It’s easy to yell at Motorola. They make promises; they break promises. We tell them they’ve hurt us; they apologize, and promise to be better. But there you are again, sitting alone at the candle-lit restaurant in your nice clothes, by yourself, waiting for Motorola, who said they would be there an hour ago.
XDA Developer TV Producer Azrienoch talks about the relationship between Motorola and consumer enthusiasts. Azrienoch talks about Motorola’s past and gives us recommendations. What should developers and enthusiasts like you do with your Motorola devices? What has the greatest impact? To find out Azrienoch’s answers to these questions, check out this video.
September 7, 2012 By: Jimmy McGee
This has been another great week at the XDA Portal. XDA Developer TV Producer Jordan returns to cover all the news you need to know to keep you updated. Jordan talks about the highlights from the Nokia and Windows Phone Event and Motorola Event. Jordan mentions the other great videos released this week from other XDA Developer TV Producers. Lance released his second episode of how to build a Windows Phone App and TK released his latest app review for Around Sound.
In Jelly Bean news, Jordan mentions the AOKP nightlies for the Nexus 7. And in CyanogenMod news, Jordan mentions Xperia Acro S device getting CyangenMod 10 and 9. Also, mentioned is the Epic 4G getting CyanogenMod 10 nightlies. Pull up a chair and check out this video.
Legend has it that Admiral Yamamoto made the following statement shortly after Japan’s 1941 bombing of Pearl Harbor: “I fear all we have done is to awaken a sleeping giant and fill him with a terrible resolve.” While the validity of the statement has never been verified, the principle remains that you should be careful that the enemy you try to tease and poke is not a lion ready to devour you. I have seen a lion first-hand in the wild, and their tails will swat at the flies with nary a concern in the world, but piss them off enough and they will go for blood.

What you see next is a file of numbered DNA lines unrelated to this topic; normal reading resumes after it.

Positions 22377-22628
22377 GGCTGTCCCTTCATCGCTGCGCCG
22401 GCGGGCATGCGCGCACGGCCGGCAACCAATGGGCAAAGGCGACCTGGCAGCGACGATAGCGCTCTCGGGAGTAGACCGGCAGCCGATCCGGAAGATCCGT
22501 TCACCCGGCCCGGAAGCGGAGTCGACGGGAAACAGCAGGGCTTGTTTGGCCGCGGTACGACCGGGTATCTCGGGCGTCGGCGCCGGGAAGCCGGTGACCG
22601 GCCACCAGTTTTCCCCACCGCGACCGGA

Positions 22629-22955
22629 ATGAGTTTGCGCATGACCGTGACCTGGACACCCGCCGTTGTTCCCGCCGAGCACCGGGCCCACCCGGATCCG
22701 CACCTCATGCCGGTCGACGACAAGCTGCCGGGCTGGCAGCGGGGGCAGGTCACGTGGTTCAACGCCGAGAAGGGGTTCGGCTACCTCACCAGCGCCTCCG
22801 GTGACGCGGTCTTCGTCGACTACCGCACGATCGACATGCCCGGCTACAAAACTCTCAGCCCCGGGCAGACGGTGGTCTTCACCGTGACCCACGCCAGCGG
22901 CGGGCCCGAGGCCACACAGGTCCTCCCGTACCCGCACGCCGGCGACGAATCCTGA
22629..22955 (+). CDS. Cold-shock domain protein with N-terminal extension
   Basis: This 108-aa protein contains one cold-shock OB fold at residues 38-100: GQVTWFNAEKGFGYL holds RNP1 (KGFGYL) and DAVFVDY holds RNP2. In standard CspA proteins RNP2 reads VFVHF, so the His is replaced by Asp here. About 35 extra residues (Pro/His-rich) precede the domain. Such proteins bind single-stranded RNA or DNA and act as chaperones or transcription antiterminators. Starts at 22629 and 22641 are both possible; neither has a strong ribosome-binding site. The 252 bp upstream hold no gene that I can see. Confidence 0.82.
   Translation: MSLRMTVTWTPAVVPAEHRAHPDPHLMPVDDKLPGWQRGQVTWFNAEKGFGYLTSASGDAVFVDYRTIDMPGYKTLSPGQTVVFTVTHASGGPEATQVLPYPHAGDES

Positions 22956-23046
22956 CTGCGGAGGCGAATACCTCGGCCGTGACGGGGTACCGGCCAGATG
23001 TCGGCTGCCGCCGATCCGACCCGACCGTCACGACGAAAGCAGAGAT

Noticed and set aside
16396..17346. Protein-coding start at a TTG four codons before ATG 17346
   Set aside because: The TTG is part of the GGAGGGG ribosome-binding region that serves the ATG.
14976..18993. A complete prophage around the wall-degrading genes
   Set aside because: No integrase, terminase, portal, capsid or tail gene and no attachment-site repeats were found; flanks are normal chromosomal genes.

In the last year and a half, Apple has filed over 20 lawsuits against smartphone manufacturers Samsung and HTC for the ways in which they have implemented their hardware designs and Android OS implementations. During that time Google has been largely silent, with the only thing closely resembling a corporate stance being a backhanded statement Google’s Executive Chairman Eric Schmidt made at a conference in Tokyo last year. When asked about whether Google would provide financial support to HTC should they lose a patent case with Apple, Schmidt said: “We will make sure they don’t lose, then.” That however has been the last statement made by Google about the whole mess. Until now.